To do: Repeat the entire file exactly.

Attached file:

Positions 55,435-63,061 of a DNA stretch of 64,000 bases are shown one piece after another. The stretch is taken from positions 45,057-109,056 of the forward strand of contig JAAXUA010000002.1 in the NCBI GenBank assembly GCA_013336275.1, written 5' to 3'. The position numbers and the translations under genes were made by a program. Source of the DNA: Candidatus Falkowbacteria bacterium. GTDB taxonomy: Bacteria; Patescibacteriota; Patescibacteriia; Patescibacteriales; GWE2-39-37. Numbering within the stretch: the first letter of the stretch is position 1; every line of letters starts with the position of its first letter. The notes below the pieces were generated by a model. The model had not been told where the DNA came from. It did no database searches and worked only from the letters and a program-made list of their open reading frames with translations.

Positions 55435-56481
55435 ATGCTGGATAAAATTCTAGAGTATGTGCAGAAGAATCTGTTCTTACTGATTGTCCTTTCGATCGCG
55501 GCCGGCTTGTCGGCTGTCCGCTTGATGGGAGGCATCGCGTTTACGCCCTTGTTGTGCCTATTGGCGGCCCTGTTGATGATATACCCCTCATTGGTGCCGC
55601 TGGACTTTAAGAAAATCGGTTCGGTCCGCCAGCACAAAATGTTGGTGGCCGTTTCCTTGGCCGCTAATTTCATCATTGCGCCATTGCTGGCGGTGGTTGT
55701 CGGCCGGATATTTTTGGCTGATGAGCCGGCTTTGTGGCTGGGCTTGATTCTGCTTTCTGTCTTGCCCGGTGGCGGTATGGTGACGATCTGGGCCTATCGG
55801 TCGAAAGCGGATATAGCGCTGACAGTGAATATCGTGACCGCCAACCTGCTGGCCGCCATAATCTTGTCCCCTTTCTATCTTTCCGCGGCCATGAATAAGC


Positions 55,435-63,061 of a DNA stretch of 64,000 bases are shown one piece after another. The stretch is taken from positions 45,057-109,056 of the forward strand of contig JAAXUA010000002.1 in the NCBI GenBank assembly GCA_013336275.1, written 5' to 3'. The position numbers and the translations under genes were made by a program. Source of the DNA: Candidatus Falkowbacteria bacterium. GTDB taxonomy: Bacteria; Patescibacteriota; Patescibacteriia; Patescibacteriales; GWE2-39-37. Numbering within the stretch: the first letter of the stretch is position 1; every line of letters starts with the position of its first letter. The notes below the pieces were generated by a model. The model had not been told where the DNA came from. It did no database searches and worked only from the letters and a program-made list of their open reading frames with translations.

Positions 55435-56481
55435 ATGCTGGATAAAATTCTAGAGTATGTGCAGAAGAATCTGTTCTTACTGATTGTCCTTTCGATCGCG
55501 GCCGGCTTGTCGGCTGTCCGCTTGATGGGAGGCATCGCGTTTACGCCCTTGTTGTGCCTATTGGCGGCCCTGTTGATGATATACCCCTCATTGGTGCCGC
55601 TGGACTTTAAGAAAATCGGTTCGGTCCGCCAGCACAAAATGTTGGTGGCCGTTTCCTTGGCCGCTAATTTCATCATTGCGCCATTGCTGGCGGTGGTTGT
55701 CGGCCGGATATTTTTGGCTGATGAGCCGGCTTTGTGGCTGGGCTTGATTCTGCTTTCTGTCTTGCCCGGTGGCGGTATGGTGACGATCTGGGCCTATCGG
55801 TCGAAAGCGGATATAGCGCTGACAGTGAATATCGTGACCGCCAACCTGCTGGCCGCCATAATCTTGTCCCCTTTCTATCTTTCCGCGGCCATGAATAAGC